Hermiston takes control to improve rates, customer service
Hermiston, Oregon, formed a municipal utility in 2001 following a four-year effort that began after the investor-owned utility closed its local customer service office and citizens experienced a decline in service. Citizens approved a plan to take over the electric distribution system. The investor-owned utility fought Hermiston’s condemnation proceeding, but a court ruled in favor of the city. Subsequently, the utility agreed to sell the system to the city for $8 million, about twice book value.
The switchover on October 1, 2001, went smoothly for customers and the local newspaper, East Oregonian, which had opposed the formation of the city-owned utility, reversed its stance after the new utility started operations.
Hermiston Energy Services reduced customers’ rates in its first year of operation and the utility’s average rates for both residential and commercial customers remain well below the average rates that its former investor-owned utility charges its customers in Oregon.
Long Island forms one of the largest public power utilities
Long Island Power Authority (LIPA) replaced the investor-owned Long Island Lighting Co. in Nassau and Suffolk counties in New York and now serves well over a million customers. In May 1998, after LIPA purchased the investor-owned utility’s transmission and distribution system, it reduced electric rates across the board by an average of 20 percent.
In addition, LIPA put special attention on the distribution system’s safety and reliability. Employee morale improved dramatically with LIPA’s fresh start due to its nonprofit, public-service outlook and its new emphasis on safety.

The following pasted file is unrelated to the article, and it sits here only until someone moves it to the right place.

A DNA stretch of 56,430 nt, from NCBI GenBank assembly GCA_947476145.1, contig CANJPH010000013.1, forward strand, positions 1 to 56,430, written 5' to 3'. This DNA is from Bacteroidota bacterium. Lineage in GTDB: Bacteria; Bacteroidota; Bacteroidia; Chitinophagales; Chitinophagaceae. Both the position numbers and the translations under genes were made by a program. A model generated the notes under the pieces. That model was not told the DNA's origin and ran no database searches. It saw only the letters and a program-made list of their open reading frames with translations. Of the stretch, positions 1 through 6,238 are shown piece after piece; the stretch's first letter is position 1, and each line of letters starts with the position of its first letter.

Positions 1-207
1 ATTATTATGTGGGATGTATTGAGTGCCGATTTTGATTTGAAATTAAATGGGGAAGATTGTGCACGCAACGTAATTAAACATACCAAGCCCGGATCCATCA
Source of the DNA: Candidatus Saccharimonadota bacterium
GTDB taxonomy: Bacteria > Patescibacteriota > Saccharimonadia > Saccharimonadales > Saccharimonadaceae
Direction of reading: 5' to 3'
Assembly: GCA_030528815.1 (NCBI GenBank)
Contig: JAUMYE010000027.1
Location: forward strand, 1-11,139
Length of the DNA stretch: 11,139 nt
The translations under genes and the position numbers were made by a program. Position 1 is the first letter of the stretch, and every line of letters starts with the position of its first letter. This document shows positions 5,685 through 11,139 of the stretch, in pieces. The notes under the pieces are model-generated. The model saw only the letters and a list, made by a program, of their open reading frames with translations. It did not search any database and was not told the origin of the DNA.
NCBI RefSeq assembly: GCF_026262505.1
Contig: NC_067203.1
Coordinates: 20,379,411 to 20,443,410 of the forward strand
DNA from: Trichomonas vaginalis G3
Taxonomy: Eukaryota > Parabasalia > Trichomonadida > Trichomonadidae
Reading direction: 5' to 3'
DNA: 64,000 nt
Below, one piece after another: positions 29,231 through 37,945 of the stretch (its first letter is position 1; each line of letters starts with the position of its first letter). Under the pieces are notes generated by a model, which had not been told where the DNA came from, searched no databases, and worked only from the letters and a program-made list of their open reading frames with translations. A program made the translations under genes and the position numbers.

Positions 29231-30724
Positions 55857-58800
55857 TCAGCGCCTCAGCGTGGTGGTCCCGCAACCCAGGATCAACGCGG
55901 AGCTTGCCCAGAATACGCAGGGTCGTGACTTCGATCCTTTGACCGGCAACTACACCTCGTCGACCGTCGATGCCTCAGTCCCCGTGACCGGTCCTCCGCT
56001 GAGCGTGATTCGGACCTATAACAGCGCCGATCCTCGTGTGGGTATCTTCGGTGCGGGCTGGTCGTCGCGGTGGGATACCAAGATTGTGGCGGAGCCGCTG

LIPA has a special relationship with its business and industrial customers, taking an active role in business and civic organizations. LIPA provides qualified businesses with the opportunity to obtain rate incentives and energy efficiency audits. More than 300 companies have taken advantage of LIPA’s economic development program, creating nearly 50,000 jobs.
Clyde constructs its own distribution system
When Clyde, Ohio, decided to pursue formation of a municipal utility, the initiative was entirely supported by Whirlpool, the town’s largest employer. Citizens of the town of 6,000 voted “yes” in a referendum and the town borrowed $11 million to install its own poles, wires, transformers and electric meters to compete head-on with the incumbent utility, Toledo Edison.
Five years after the municipal utility began operations, its electric rates were 30 percent lower than those of the investor-owned utility, and most people in town (except Toledo Edison’s employees) had switched to public power. The town succeeded in doing exactly what Toledo Edison said it never could: it created a fully functioning public power utility with significantly lower rates.
Clyde’s success has also benefited its neighboring communities that are still served by Toledo Edison. Losing Clyde’s customer base motivated the investor-owned utility to do some belt-tightening to ensure it retained its other customers. As cited in 1994 comments to the Federal Energy Regulatory Commission: “Since losing Clyde [Ohio] retail load, Toledo Edison has entered into dozens of new incentive ‘contract’ arrangements with many of its industrial, commercial, schools and other governmental customers, providing rate discounts to retain load and encourage new load growth. Since losing Clyde, Toledo Edison has also cut its dividend, cut its internal costs, frozen executive salaries, foregone pre-approved retail rate increases, frozen base rates, implemented new marketing programs, reduced debt, written down or off assets, and announced a general creed that it would do whatever possible to avoid ever again losing a customer due to high rates. These are the appropriate ways to respond to competition…”